If you believe your test performance would be affected by such a condition, you may file a written request with the BBS at least 90 days before scheduling your exam. The BBS will evaluate your eligibility for “Special Accommodations” within the legal mandates. 

Accommodations must fall within certain limits, and may not alter the exam’s measurement of knowledge or skills. Specific accommodations approved will depend on BBS evaluation process, and may include: up to time and a half for exam completion, a private room, breaks to take care of special needs or use management strategies, or special equipment like seat cushions. You may also request to take the test by pen and pencil.

A request is another form of application to the BBS, so make sure that you are timely, accurate, and thorough. Be patient: it’s the BBS, after all! Here are some steps that may help during the request process. I used clinical terms because it may help to remember this is a systemic process. Keep focus, not frustration in mind.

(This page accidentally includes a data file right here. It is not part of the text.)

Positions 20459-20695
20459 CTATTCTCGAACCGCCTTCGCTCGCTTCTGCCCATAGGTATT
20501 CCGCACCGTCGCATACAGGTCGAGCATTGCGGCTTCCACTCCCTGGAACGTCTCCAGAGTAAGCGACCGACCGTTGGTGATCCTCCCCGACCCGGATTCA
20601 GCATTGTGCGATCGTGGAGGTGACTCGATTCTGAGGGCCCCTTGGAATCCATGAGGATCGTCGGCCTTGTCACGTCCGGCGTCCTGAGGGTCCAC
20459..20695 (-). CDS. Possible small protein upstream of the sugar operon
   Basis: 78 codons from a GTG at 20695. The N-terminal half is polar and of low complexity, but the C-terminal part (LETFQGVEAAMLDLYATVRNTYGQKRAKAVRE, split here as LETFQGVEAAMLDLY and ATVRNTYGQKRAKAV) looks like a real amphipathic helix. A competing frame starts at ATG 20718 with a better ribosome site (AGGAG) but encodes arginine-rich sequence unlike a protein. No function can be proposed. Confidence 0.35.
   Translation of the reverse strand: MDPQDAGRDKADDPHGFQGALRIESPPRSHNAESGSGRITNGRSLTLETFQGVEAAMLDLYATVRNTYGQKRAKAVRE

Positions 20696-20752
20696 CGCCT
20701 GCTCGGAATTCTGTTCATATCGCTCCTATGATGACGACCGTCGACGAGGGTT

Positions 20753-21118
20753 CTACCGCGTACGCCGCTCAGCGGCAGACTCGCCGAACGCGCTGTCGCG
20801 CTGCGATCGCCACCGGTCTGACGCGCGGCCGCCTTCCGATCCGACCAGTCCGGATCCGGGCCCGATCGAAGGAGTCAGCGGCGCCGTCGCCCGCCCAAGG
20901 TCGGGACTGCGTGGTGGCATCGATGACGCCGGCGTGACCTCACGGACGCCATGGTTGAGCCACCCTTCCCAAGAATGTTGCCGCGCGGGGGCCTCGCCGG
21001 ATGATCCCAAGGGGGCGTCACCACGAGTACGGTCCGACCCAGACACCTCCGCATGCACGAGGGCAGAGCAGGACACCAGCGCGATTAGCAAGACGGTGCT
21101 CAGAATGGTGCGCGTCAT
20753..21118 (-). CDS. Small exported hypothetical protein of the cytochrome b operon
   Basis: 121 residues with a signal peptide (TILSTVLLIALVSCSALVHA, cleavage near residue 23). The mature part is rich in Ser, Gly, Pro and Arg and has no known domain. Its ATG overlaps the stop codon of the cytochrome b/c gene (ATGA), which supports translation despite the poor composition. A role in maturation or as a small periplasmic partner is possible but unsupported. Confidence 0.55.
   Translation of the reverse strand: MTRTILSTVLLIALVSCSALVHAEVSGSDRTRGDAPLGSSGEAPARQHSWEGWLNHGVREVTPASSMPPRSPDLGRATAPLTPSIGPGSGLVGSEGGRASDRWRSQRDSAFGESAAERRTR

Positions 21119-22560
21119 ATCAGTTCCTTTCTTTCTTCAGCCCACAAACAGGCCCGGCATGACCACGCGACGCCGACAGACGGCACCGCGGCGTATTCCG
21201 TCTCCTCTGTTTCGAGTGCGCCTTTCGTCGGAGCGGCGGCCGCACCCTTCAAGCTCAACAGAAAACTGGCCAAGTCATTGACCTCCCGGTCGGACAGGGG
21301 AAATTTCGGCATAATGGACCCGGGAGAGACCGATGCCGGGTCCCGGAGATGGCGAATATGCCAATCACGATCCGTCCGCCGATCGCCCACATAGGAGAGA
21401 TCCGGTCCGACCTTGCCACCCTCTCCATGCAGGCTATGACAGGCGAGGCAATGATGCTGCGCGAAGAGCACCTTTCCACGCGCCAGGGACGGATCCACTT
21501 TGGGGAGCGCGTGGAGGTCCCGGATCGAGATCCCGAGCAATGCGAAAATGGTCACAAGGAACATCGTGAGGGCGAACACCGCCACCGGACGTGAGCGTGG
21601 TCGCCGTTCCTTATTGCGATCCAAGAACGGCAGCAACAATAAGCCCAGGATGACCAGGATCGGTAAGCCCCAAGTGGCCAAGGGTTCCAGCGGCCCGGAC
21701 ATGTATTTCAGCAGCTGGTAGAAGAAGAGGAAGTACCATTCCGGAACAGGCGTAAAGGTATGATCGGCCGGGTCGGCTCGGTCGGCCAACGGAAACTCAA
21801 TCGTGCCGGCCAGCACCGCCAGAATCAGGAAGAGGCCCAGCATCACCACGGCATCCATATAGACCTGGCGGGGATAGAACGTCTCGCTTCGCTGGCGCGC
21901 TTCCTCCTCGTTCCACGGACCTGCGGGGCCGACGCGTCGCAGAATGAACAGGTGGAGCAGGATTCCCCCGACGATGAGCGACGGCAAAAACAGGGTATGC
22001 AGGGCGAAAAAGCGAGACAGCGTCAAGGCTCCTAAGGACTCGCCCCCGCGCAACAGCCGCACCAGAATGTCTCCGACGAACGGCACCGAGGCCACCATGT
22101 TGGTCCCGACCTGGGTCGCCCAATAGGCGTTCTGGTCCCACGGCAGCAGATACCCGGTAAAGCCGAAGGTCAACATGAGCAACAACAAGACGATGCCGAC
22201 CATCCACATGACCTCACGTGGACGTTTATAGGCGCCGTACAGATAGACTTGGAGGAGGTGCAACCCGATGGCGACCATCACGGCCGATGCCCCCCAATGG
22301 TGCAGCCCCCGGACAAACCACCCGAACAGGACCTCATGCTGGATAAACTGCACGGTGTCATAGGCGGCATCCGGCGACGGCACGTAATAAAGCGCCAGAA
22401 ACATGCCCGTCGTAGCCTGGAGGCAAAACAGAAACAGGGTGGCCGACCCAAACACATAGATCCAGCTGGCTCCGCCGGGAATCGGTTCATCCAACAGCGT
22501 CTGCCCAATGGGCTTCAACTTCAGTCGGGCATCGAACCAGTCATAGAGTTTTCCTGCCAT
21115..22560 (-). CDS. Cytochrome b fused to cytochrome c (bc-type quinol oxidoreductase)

1. Assess yourself, the situation, and the presenting problem.

Assess how all the bio/psycho/social factors of the testing process may affect you if you have a pre-existing condition. Try to visit the test site to assess the environment and ask questions of the facility staff. Think carefully about your daily functioning, and compare that with the exam conditions. 

2. Refer out for expertise 

Consult with a qualified medical or educational professional as soon as you determine you want to request accommodations. BBS requires testing and/or medical diagnosis, and will consider the length of time you have been in treatment, as well as requirements and recommendations for management during the exam.